Protests erupt in India over citizenship law as Trump tours Taj Mahal, prepares for talks

India might have rolled out the red carpet for President Trump’s Monday visit, but the massive rally, hundreds of cheerleaders and weeks of preparation glossed over one of the largest civil disputes that’s gripped the country in years.

One day before the televised hug-fest between Trump and Indian Prime Minister Narendra Modi, police used tear gas to break up large crowds in the country’s capital of New Delhi as a fresh wave of violence broke out over a new citizenship law that Modi’s political party supports.

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Since the law’s passage in December, protests have taken place nationwide in large cities like Mumbai and Kolkata as well as in smaller locales. The Citizenship Amendment Act makes religion a criterion for nationality in India’s citizenship law for the first time in history. The law lets Hindus, Christians and other religious minorities who are in India illegally to become citizens if they can prove they were persecuted because of their religion in the Muslim-majority countries of Bangladesh, Pakistan and Afghanistan. The measure does not apply to Muslims seeking citizenship.

Critics have slammed the law as a violation of the country’s secular constitution and have labeled it the latest effort by Modi’s Hindu nationalist-led government to marginalize India’s 200 million Muslims.

People vandalize a car during a clash between a group protesting against the Citizenship Amendment Bill and those supporting it, in New Delhi, India, Monday, Feb. 24, 2020. (AP Photo/Dinesh Joshi)

People vandalize a car during a clash between a group protesting against the Citizenship Amendment Bill and those supporting it, in New Delhi, India, Monday, Feb. 24, 2020. (AP Photo/Dinesh Joshi)

When India became independent in 1947, its founders said it wanted to create a secular nation where all religions were welcomed versus neighboring Pakistan, which was widely considered a home for Muslims. Critics claim the new law is betraying the very foundation India was built on. Modi, however, has repeatedly defended the law as a humanitarian gesture.

On Sunday, New Delhi police fired tear gas into a crowd to break up clashes between hundreds of supporters and opponents of the citizenship law.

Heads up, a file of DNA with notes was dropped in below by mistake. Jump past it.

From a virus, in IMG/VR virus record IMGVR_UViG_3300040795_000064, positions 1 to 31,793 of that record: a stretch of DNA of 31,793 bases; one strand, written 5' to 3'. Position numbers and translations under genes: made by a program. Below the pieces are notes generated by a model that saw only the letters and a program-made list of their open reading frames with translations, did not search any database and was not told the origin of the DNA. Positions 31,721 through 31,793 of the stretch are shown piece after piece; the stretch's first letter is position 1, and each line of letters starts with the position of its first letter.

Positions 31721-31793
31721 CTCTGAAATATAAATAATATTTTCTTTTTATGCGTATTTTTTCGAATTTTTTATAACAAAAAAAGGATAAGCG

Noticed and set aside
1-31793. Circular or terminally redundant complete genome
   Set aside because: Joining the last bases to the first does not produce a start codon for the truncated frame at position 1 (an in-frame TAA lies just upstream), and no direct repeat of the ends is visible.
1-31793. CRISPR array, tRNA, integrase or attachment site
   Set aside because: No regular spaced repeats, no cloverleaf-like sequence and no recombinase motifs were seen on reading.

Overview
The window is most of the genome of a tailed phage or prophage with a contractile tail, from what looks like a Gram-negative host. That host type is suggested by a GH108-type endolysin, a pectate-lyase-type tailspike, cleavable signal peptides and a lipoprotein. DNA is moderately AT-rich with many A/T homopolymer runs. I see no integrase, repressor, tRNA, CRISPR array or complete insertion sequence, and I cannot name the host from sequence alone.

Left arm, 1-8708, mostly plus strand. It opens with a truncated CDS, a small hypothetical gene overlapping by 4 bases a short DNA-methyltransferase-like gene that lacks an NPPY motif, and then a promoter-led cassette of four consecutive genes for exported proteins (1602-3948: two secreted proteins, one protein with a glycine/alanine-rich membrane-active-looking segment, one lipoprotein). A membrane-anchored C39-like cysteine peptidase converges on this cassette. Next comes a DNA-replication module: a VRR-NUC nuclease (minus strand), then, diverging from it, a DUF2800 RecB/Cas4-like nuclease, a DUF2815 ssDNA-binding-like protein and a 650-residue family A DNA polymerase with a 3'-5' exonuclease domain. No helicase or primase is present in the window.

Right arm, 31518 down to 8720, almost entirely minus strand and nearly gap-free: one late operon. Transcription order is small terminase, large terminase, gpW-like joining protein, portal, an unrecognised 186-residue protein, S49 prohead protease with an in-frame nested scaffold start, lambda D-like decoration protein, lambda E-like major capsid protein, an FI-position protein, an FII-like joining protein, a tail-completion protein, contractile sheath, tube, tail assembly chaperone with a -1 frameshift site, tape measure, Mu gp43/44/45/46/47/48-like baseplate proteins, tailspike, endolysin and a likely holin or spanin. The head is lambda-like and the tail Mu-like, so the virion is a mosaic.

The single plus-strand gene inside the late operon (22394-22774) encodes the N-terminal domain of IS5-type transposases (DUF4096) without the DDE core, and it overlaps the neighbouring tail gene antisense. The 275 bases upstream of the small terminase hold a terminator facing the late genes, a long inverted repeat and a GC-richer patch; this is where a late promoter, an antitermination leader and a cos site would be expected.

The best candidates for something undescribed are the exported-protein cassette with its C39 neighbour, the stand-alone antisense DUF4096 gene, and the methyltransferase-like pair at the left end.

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Protesters blocked busy roads and there were reports of several sit-ins. Some groups threw rocks and bricks at each other, while others set vehicles on fire.

Three people were killed in the clash, one police officer and two Muslim civilians. Dozens of others were injured.

Arvind Kejriwal, New Delhi’s highest elected official, tweeted that the violence was “very distressing.”

A group of protestors clash with another group in New Delhi, India, Monday, Feb. 24, 2020. Indian paramilitary troops used tear gas and smoke grenades to disperse a crowd of clashing protesters in New Delhi on Monday as violence broke out over a new citizenship law just ahead of U.S. President Donald Trump’s visit to the city. (AP Photo/Dinesh Joshi)

The clashes were among the worst seen in India’s capital since the citizenship law went into effect.

Parts of the city remain tense as Trump prepares for talks on Tuesday.

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On Monday, Trump and First Lady Melania Trump, visited India’s iconic Taj Mahal. Hours earlier they attended the rally dubbed “Namaste Trump,” in Modi’s home state of Gujarat.

At the event, Trump, who loves to play to a big audience, was met with a standing ovation as he spoke to a crowd estimated to be more than 110,000 packed into the world’s largest cricket stadium. At the event, Trump declared America’s love for India and its solidarity with its people and also announced a military partnership with the Indian government.

The Associated Press contributed to this report. 

This article was originally published on this site.

This article was originally published on this site